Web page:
Luck and Open Borders

In a previous post, I noted that, in my opinion, the best argument for open borders is that it would allow people, not their birthplace, to control their lives. Open borders would offer people who had the bad luck of having been born in poor and/or unsafe countries the opportunity to escape their unfortunate circumstances and find a better life in a safer, more prosperous country. It is wrong for the lucky who were born in the developed world to deny this opportunity to the unlucky who were born in poor countries, to paraphrase the ideas of several other critics of immigration restrictions.

How persuasive is this argument? Research on the role that awareness of one’s luck has on one’s generosity suggests that the argument, by reminding people of their good fortune in having been born in the First World, could be effective.

A recent article in The Atlantic by Robert Frank of Cornell University focuses on this connection between being aware of one’s good luck and a willingness to help others. Mr. Frank notes that when people disregard the role luck plays in their success, they are less generous. However, “… when people are prompted to reflect on their good fortune, they become much more willing to contribute to the public good.” He cites experiments in which subjects who are induced to feel grateful or consider factors outside their control that have helped them are more generous towards strangers than subjects in control groups.

It would be interesting to see what the results would be if a similar experiment were conducted in which some subjects were prompted to consider their good fortune at having been born in an advanced country and then asked their views on open borders, while other subjects were not given such prompts. The results of the aforementioned studies, even though the generosity was directed at strangers who were presumably fellow citizens, suggest that the subjects in the hypothetical experiment who were led to consider their good fortune would be more favorable towards open borders than the other subjects. (While he doesn’t express his views on immigration policy, Mr. Frank states that “the one dimension of personal luck that transcends all others is to have been born in a highly developed country.”)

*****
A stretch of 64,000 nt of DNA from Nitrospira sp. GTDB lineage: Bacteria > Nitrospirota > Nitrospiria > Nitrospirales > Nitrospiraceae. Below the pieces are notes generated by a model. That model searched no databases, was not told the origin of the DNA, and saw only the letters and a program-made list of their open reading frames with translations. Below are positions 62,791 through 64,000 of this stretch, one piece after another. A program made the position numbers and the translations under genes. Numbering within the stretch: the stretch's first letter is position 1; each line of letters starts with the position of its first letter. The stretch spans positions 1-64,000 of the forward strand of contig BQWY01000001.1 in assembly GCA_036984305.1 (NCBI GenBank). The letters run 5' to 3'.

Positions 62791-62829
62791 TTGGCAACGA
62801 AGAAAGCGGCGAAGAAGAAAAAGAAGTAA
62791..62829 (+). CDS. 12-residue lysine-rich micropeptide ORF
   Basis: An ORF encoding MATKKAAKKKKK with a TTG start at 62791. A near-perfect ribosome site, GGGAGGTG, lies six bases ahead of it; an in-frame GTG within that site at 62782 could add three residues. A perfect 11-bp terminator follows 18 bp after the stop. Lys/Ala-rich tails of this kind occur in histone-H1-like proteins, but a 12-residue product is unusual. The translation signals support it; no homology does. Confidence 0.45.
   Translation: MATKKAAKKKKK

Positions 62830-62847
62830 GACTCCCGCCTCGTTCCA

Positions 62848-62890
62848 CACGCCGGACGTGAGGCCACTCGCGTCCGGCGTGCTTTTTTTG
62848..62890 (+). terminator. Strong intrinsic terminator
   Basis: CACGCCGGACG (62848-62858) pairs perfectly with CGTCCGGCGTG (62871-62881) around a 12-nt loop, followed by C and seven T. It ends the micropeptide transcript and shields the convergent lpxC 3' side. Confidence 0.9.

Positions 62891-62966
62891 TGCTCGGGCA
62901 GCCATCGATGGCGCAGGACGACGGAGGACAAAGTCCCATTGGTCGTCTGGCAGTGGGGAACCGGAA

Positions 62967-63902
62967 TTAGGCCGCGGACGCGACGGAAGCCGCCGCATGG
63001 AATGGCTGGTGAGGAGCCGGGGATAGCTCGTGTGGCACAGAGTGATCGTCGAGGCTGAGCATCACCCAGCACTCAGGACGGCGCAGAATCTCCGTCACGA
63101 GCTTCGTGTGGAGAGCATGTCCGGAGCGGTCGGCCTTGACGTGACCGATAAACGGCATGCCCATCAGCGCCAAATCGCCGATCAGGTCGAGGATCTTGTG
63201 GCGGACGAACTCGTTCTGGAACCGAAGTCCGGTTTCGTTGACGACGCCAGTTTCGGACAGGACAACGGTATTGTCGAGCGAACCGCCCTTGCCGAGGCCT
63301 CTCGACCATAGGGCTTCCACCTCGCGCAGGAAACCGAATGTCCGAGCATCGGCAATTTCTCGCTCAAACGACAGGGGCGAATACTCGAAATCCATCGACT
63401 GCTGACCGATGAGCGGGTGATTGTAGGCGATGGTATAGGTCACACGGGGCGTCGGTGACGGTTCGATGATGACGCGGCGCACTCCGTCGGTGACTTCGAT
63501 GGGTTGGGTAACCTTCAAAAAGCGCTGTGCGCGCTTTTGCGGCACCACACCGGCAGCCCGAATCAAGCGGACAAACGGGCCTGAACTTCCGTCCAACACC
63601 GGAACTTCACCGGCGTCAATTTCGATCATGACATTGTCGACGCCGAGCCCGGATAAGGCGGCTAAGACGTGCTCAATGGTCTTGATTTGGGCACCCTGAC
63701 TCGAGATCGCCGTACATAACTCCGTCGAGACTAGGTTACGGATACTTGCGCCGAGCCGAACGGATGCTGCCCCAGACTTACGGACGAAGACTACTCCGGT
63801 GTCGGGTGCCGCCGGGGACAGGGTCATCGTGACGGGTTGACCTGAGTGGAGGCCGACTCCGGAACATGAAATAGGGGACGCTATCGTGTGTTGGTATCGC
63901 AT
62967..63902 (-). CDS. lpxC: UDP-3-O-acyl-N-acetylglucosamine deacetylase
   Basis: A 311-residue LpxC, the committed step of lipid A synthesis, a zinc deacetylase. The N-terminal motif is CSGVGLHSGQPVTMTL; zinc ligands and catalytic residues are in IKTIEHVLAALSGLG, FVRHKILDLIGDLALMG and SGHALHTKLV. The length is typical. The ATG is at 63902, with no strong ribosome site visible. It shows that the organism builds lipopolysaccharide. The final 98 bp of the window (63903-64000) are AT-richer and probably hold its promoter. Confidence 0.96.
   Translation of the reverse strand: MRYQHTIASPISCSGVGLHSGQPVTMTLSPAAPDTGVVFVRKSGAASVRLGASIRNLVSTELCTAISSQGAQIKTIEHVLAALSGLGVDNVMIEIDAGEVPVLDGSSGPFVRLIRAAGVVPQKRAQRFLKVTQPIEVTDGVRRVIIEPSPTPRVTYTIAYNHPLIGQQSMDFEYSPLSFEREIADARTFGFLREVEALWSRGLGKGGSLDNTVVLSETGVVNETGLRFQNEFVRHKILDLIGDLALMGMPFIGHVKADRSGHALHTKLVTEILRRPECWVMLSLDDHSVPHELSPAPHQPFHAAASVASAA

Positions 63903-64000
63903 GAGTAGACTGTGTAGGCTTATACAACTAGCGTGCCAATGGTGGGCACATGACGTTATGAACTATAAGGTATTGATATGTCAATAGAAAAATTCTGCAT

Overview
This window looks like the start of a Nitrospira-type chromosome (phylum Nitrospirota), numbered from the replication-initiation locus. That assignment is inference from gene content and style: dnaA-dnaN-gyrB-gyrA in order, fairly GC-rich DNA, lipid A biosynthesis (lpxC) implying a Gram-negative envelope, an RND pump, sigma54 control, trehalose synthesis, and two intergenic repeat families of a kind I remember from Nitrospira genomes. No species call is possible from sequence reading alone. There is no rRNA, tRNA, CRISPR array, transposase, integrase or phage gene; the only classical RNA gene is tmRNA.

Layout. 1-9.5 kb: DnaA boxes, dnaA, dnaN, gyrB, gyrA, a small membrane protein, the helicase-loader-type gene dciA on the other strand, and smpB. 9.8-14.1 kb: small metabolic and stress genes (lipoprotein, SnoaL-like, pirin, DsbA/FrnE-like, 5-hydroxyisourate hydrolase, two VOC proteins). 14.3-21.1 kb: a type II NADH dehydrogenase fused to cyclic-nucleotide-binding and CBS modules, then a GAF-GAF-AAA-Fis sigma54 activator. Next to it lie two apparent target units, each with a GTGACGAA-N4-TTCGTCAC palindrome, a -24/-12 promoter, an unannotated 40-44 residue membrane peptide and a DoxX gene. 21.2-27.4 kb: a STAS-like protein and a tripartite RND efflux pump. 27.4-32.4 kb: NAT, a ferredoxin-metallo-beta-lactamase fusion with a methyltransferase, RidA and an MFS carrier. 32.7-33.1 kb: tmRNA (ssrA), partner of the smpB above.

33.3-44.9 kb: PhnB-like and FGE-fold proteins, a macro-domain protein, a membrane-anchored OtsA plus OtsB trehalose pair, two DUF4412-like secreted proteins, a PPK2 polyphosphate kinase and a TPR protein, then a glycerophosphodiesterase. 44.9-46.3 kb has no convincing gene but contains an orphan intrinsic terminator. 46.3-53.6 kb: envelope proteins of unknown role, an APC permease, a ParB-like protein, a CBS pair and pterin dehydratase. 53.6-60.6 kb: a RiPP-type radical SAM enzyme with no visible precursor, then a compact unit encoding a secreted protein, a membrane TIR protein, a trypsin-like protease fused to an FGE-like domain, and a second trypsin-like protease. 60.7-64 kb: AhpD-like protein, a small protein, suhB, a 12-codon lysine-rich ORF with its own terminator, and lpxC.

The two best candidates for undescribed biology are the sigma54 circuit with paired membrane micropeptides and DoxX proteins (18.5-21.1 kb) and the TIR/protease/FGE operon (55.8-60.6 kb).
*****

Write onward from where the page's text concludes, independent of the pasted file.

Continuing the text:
As open borders advocates consider which arguments are most likely to convince more people in advanced countries to embrace open borders, this focus on making individuals aware of the huge role that their place of birth has had on their lives could be potent. Of course, this message would be received better by those who are prospering more than others. As the Brexit vote has shown, many of those who are struggling in the developed world are in no mood for increased immigration.

Mr. Frank observes that successful people in the First World tend to overlook the role luck plays in their success: “Most of them are vividly aware of how hard they’ve worked and how talented they are. They’ve been working hard and solving difficult problems every day for many years! In some abstract sense, they probably do know that they might not have performed as well in some other environment. Yet their day-to-day experience provides few reminders of how fortunate they were not to have been born in, say, war-torn Zimbabwe.” If the open borders movement can provide more such reminders, it could be significantly strengthened.

Joel Newman

Joel has a bachelor’s degree in history from Pomona College and works as a teacher in Beaverton, Oregon.

See also:

our blog post introducing Joel
all blog posts by Joel

7 thoughts on “Luck and Open Borders”

  1. Open borders advocate Joel Newman lacks any understanding of his thesis on open borders and the enormous consequences he rains down on first world countries. In 1965 when American women and all Western countries utilized birth control for two children families, the world population hit 3.5 billion. Developing countries refused to use birth control and added another 3.5 billion people by 2016 to reach 7.3 billion and soaring by 80 million annually.

    They add another 1 billion of themselves every 12 years on their way to 10.1 billion by 2050 according to UN Population Projections. Thus, if allowed via open borders to migrate, they would simply overrun with their desperate numbers all first world countries. It’s unsustainable on every level.

    Newman needs to work simple math. Otherwise, he’s an ‘enumerate’ or mathematically illiterate. To bring an even nastier understanding to open borders, sociological destruction of functioning societies grows as the numbers grow. For instance, Africa at 1.1 billion in 2016 will reach 2.0 billion in 2050 and 4.0 billion at the end of this century according the United Nations Population Projections.